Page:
Tuesday, 8 June 2010
Kuwait's Zain has so far made $2.7 billion in profits from the sale of its African assets to India's Bharti Airtel, the company's chairman told Arabiya TV on Tuesday.
By the time Zain receives all its dues from the deal, the figure will be higher, the company's Chairman, Assad al-Banwan, told the Dubai-based TV hours after the two telecoms majors closed the $9 billion deal.
"The profit we informed the (Kuwait) Stock Exchange committee of was about $2.7 billion," Banwan said, adding the figure was based on the money received so far from the deal.
Finance Ministry's Under Secretary and Deputy Board Chairman of the Bahrain Qatar Causeway Foundation Arif Saleh Khamis stated today that what has been published in local newspapers that work on the Bahrain Qatar Friendship Bridge has been suspended is incorrect in toto, stressing that work in the project is in "full swing" according to the previously set timetable.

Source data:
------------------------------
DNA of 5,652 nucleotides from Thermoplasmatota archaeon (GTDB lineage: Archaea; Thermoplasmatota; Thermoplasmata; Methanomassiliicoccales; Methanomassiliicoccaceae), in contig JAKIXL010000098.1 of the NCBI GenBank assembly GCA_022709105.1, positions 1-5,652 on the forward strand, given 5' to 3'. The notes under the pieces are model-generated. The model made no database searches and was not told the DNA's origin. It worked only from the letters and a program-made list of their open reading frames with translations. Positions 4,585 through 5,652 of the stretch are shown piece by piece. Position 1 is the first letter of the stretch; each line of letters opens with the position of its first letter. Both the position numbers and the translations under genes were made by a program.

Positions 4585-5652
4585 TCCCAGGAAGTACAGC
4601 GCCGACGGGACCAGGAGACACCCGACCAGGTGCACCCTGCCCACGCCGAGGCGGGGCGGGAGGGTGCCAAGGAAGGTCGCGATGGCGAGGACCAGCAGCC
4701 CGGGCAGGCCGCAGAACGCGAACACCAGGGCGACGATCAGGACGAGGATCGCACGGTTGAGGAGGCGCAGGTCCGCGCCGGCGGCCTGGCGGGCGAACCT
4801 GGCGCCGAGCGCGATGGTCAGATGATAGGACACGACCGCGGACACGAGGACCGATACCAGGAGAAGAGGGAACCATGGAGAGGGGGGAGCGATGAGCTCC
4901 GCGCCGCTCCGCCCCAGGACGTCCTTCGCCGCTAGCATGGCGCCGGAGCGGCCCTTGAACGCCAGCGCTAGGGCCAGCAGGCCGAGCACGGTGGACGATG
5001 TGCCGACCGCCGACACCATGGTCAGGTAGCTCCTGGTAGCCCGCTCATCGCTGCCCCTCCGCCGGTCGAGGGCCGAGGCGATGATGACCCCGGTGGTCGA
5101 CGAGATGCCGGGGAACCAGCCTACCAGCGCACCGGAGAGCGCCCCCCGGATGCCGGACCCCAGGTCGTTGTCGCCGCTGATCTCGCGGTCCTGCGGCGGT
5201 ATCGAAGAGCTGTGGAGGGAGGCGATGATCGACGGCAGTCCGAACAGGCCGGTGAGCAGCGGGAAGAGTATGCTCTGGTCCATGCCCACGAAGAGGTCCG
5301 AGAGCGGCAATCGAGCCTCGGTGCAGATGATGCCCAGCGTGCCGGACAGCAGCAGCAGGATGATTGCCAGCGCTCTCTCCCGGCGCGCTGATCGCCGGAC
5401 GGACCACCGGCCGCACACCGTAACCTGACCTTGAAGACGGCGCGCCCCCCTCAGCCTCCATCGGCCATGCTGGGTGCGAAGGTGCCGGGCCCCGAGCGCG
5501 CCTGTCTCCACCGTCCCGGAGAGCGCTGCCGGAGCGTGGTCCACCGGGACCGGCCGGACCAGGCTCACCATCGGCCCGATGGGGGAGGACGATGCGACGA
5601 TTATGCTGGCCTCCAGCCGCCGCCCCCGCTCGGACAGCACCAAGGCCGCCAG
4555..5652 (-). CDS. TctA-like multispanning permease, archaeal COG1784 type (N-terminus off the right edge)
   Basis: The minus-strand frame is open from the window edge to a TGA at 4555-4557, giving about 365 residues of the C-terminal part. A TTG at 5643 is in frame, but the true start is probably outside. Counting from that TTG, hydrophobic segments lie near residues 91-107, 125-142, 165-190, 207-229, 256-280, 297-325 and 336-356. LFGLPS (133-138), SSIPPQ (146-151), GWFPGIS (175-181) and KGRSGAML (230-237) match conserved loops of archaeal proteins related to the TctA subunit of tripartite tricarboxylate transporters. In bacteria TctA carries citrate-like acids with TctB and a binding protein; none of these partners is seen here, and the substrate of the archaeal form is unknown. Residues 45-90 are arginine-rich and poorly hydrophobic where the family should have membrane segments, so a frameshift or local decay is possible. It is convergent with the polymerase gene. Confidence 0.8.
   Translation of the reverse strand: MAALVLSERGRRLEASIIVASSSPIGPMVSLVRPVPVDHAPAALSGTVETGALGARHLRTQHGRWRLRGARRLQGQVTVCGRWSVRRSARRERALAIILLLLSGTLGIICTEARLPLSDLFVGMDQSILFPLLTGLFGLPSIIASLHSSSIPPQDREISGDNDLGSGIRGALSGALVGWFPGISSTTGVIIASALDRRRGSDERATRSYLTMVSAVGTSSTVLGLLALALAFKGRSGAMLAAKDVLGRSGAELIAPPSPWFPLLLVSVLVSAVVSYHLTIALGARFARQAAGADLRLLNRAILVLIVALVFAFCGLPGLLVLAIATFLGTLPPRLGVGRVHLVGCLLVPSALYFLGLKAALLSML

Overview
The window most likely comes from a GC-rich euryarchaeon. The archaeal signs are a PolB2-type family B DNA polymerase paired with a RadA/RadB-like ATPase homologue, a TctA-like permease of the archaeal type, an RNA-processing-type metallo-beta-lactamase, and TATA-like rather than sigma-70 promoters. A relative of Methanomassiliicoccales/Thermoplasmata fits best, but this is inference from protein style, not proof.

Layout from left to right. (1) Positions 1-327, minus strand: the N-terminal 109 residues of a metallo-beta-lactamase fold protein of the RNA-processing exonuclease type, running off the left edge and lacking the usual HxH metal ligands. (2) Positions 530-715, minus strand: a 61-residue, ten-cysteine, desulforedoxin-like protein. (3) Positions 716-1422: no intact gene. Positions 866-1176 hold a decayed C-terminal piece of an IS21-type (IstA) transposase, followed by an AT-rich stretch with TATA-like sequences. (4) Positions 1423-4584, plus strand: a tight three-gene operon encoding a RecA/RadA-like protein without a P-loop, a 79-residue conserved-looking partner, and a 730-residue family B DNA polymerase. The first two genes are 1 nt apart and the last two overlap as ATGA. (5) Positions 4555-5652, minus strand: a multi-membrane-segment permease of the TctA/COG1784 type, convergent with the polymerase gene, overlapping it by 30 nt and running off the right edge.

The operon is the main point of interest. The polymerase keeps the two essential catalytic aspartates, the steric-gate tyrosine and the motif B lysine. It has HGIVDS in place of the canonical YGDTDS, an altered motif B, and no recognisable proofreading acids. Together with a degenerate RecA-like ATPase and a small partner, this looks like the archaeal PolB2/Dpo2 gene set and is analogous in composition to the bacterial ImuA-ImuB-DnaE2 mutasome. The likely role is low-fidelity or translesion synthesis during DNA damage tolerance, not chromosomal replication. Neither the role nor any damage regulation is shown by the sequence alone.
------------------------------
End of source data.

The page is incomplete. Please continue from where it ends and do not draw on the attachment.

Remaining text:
He also asserted that the Board of Directors meet regularly to discuss what has been done so far concerning the technical studies, designs of the bridge and the facilities located on its both sides and negotiation with the Vinci Construction Company about the implementation of the project. "The government of Bahrain attaches great importance to this vital project and is keen to take all necessary actions and measures to begin its actual implementation at the lowest construction costs as soon as possible, so as to achieve the outlined economic and social benefits from it," he said.
Emirates, the Dubai-based international airline placed an order with Airbus for an additional 32 A380 aircraft taking the total firm order for the iconic flagship of the 21st century to 90 super-jumbos.
The order for the additional aircraft has a list price of $US 11.5 billion (AED 42.2). The agreement was signed today during a ceremony at the Berlin Air Show by His Highness (H.H.) Sheikh Ahmed bin Saeed Al-Maktoum, Chairman and Chief Executive, Emirates Airline and Group and Tom Enders, Airbus President and CEO which was witnessed by German Chancellor Angela Merkel and other dignitaries.